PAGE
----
Having Empathy When You Don’t Relate
By Dr. Kristin Mauldin, Ph.D.
In my last blog, I talked about empathy. I spoke about taking the courageous step to show vulnerability in order to connect with others. But what about when we don’t really relate? In day to day life, such as sitting next to a peer in class, you may be quite different from that person, but it probably is a short distance from your experiences to theirs. For example, you may be quite comfortable in small crowds but can understand your shy peer’s nervousness in a new class since you get nervous in large crowds. Or perhaps your longest relationship was only 3 months and that break up hurt, so you can wrap your head around a 2-year long relationship break up hurting a lot. But what about connecting and empathizing with others whose experience is very different from your own?
This is a big issue with people who have chronic and long-term physical disabilities. Able-bodied individuals can have a really difficult time understanding those with physical disabilities and, due to fear of offending them, may even avoid interacting with them. Back when I was in graduate school at Miami University, I TA’d a Social Psychology course for Dr. Tim Dowd. Dr. Dowd taught about the responsibility of the person with the physical disability to advocate for themselves and teach others how to interact with them. He discussed how it was not realistic, or fair, to expect the general public to understand how to interact with them, especially given how varying disabilities can be. Not all professors could, perhaps, get away with delivering this message, but Dr. Dowd could. Dr. Dowd had full-blown AIDs and was already in its rather advanced stages when I met him. He passed away just 5 years later from complications of his disease.
Though the person with the physical disability needs to advocate for and communicate their needs, there is still some responsibility on the side of the able-bodied individual. For example, if you have a friend or a classmate with a limitation, you can ask them about it, and even do your own research on their condition. An honest question such as, ‘Do you mind if I ask you about your condition? I don’t want to offend you, I just want to understand, but I can understand if you don’t want to talk to me about it.’ is usually appreciated. Another common misconception is that a person with a physical disability wants sympathy. This is usually the LAST thing that person wants, but I can understand why the able-bodied individual might think that.
A person who is able-bodied may look at a person with a chronic condition/long term limitation and think, ‘Oh, that is similar to when I broke my ankle. That was so hard.’ And it is likely that, during that time, the person appreciated sympathy. With a short term condition, sympathy is usually welcome, but with a long term condition, it can just be insulting and, at times, infuriating.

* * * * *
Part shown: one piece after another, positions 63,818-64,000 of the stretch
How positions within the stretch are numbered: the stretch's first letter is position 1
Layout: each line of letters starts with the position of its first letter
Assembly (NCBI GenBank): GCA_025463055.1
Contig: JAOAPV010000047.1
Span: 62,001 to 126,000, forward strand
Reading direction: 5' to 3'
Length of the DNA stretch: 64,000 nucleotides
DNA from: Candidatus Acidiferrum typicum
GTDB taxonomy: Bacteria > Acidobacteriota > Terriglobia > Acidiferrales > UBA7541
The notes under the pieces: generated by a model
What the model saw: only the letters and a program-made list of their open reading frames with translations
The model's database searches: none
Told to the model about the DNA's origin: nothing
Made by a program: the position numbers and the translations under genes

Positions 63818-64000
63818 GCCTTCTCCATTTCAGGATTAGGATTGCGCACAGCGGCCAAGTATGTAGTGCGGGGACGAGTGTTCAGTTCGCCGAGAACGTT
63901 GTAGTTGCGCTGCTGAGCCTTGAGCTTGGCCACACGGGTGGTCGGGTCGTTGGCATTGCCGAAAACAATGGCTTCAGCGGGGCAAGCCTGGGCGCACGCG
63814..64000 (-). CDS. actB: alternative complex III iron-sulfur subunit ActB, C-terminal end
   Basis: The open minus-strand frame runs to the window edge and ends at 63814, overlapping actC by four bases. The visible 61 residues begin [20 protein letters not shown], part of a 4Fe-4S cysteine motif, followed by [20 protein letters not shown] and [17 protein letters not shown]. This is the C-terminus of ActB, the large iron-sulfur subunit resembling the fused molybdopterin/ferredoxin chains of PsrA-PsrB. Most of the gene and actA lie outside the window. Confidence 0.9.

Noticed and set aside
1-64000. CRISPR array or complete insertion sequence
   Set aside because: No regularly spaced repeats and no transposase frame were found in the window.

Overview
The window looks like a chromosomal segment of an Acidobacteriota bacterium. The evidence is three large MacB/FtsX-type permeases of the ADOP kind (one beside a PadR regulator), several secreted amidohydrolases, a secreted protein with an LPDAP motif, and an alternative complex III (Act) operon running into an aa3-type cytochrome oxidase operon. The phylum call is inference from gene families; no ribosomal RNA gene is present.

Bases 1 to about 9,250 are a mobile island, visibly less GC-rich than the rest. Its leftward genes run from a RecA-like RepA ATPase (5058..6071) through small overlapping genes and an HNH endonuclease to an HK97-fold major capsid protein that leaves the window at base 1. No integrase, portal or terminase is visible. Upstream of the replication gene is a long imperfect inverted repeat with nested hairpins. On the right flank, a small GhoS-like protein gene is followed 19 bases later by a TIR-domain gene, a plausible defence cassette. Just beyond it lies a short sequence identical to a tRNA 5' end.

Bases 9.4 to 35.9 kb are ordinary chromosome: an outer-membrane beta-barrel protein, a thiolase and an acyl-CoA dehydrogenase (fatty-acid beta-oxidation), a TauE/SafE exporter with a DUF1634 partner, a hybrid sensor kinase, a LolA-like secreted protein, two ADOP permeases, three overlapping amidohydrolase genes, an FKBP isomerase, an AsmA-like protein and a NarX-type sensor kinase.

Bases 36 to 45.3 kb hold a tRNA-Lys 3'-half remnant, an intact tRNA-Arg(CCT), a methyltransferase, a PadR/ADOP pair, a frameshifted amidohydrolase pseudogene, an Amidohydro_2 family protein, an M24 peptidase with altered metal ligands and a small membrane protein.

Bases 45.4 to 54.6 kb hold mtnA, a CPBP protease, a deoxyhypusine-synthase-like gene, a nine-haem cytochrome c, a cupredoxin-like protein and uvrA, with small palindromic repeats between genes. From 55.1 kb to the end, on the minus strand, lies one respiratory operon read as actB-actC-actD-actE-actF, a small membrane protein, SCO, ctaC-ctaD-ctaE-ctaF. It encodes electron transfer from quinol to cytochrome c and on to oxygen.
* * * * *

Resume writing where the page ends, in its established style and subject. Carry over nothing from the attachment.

Let me try to explain. When a condition is long term and/or permanent, it becomes a part of that person. It does not define who they are, but it is a part of them. It is not something they are suffering temporarily that will go away. So when you feel sorry for them, it is like you are telling them that you are sorry they are who they are. Much like if I told you, ‘Oh, I am so sorry you are short.’ or ‘It must be tough to be blonde.’, ‘Well, that must be a lot tougher for a female.’, or ‘It must be difficult being of ___ race.’ Condescending and insulting, right?
The other thing that it does is it blocks out their accomplishments. Making these types of statements highlights what you (clearly) perceive as their weaknesses, instead of highlighting, or even recognizing, their strengths. If there was a word for the opposite of empathy, this might be it. So, let’s stop for a moment and consider the strengths I am talking about. Fall semester of 2019 I had a student with a chronic physical condition that left her exhausted and in pain most days. When she was able to make it to class, I knew it was a big accomplishment. Now, she could have excused herself from every class and had a legit medical excuse to do so, but, she didn’t. I have been teaching for a long time and have heard many lesser excuses for missing class, the most recent being that the student didn’t feel up to leaving their house because it was raining. When I saw my student coming in to class looking exhausted and miserable, I saw her as a tough, resilient student who was pushing through to get her education despite what her disease was putting her through.
This issue is very relevant in athletics. Dr. Jessica Stapleton, professor of psychology at University of North Florida and Sport Psychology consultant for USA Para-PowerLifting, was very concerned that the Para-Power Lifters would not accept her since she is able-bodied. Thankfully, her knowledge and understanding of these athletes was clear and they were happy to have her. She is a prime example of someone who ‘gets’ that culture. She talks about how tough and gritty they are, and how she respects them as athletes (personal correspondence). She lights up when talking about wheelchair rugby players as well. And who wouldn’t? Those athletes are about as tough as they come (don’t believe me? Check out some of the YouTube videos of their games!). Paralympic sprinter Aimee Mullins set a record when sprinting on prosthetic legs and has since then talked about how her disability has likely led to her strength, confidence, and success. In fact, in her TED talk, she questions whether she would choose to get rid of her disability if given the choice (https://www.ted.com/talks/aimee_mullins_changing_my_legs_and_my_mindset).